TT: Our sound for this record was enhanced a lot by the A&R reps from Interscope and Universal Records, who have worked with artists like Tupac, Teddy Riley, Eminem, David Hollister, and the whole Death Row roster. Because rap music is their business, we gave them the liberty to present material (beats and producers) to us that would work for the streets and the clubs, then we collectively selected the bomb hits. And of course, we wrote down the crackalatin', off the meter lyrics that would deliver, set free and make your head bob at the same time!

DW: In your opinion, who are the best emcees working these days, either Christian or secular?

ALL: Jay-Z, Redman, DMX...lyrically they put songs together well and with a lot of thought. Their beats and production are tight...of course Tupac and Biggie are at the top of the list.

DW: Do you guys feel ready to take over the mainstream with your music?

MS: We're prepared to go wherever, whenever. In the past month, we've performed with Trick Daddy, JT Money, Goodie Mob, Wu-Tang, David Hollister, Eve, {{Trin-i-tee 5:7}}, Dr. Bobby Jones, Vicki Winans, and the list goes on. It's really a blessing that God has anointed us and given us favor to reach such a broad audience. We're trying to be faithful stewards with what He's given us.

DW: How do you feel God works through the art of hip-hop and rap? How does he work through you?

MS: Rap is the musical expression of the streets...most rappers, whether secular or Christian, tell real life stories about what they see, feel and want. For us, we're able to add the element of what God has done and is doing in our lives. This ministers to young people because they can relate to this expression of music. Our music doesn't just tell a story but also resolves to a positive note and offers the listeners inspiration, education, empowerment, encouragement and information to build their lives.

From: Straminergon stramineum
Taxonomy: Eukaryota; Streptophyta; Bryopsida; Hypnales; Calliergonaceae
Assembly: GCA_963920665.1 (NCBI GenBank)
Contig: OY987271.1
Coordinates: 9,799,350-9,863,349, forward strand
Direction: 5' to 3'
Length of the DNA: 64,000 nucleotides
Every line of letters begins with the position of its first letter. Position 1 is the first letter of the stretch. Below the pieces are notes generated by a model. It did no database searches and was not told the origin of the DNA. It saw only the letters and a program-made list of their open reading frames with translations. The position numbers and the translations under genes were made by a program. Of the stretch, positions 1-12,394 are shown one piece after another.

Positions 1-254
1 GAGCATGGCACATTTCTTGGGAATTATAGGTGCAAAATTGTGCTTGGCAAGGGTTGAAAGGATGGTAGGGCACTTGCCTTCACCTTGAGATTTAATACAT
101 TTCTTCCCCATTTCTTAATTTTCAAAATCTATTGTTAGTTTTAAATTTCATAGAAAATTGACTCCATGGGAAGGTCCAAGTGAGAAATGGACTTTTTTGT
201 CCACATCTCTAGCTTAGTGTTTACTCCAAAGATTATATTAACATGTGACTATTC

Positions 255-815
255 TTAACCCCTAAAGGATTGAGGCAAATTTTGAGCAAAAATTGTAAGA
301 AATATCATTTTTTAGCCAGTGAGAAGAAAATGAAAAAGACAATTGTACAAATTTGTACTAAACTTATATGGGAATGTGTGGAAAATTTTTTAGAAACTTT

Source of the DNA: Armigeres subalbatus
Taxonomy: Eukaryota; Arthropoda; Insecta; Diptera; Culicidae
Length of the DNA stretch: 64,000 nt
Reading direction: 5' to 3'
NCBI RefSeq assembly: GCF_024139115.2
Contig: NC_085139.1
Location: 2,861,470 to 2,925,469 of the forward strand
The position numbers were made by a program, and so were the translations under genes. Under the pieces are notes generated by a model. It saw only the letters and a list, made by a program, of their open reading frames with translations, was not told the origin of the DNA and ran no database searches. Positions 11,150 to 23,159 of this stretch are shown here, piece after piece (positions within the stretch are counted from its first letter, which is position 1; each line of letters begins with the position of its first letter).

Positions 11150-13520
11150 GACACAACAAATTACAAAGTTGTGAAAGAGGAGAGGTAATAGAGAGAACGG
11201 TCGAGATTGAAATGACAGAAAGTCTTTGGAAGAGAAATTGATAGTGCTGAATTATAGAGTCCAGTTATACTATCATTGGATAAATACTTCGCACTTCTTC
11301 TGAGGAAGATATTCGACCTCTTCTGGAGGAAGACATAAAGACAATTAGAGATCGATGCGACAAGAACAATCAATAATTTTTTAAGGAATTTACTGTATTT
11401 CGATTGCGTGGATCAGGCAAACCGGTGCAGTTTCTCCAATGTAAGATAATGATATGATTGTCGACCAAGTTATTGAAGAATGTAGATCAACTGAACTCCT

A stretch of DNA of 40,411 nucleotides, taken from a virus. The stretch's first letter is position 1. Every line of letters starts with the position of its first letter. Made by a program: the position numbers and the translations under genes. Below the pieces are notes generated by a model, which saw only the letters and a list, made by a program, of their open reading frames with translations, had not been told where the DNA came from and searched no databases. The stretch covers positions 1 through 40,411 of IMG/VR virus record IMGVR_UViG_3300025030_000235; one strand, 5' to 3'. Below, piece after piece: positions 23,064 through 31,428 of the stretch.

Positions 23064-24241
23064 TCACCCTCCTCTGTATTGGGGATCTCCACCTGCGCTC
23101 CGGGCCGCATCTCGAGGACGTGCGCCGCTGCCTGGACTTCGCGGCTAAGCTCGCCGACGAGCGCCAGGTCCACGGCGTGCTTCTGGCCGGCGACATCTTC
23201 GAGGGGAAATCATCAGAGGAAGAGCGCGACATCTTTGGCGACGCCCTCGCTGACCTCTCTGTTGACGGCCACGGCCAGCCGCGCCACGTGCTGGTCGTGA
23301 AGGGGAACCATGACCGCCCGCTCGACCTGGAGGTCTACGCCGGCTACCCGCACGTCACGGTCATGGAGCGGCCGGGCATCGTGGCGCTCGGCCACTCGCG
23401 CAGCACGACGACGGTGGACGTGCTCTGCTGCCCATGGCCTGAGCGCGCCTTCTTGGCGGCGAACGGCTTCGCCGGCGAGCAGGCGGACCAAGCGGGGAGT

DW: What are your favorite songs from the new album and why?

TT: "Questions," "Once was Blind," "Let us Pray," "Live it Up," "One Way," "Operation Liquidation," "I'm Be Good," and "Whatcha Gonna Do."

CB: The whole album takes us on a roller-coaster ride -- there are peaks and valleys that minister to different areas of our lives and our intent is that it will do the same for the listener.

MS: When an artist is given the creative freedom to express themselves without being censored, you can get to the heart of that artist...what's going on inside of them, how they feel, what they want to share. This record is US - as the rest of our recordings have been - and we hope y'all feel it and are blessed by it.

DW: What do you hope to do in the future with your music? What are the {{Gospel Gangstaz}}' future plans?

CB: We've got great management who are busy soliciting soundtrack opportunities, clothing endorsements, movies, compilation opportunities, tours, and other performance opportunities. You name it!

TT: God is ordering our steps to tread in places that a lot of people have not had an opportunity to experience, and we thank Him for that.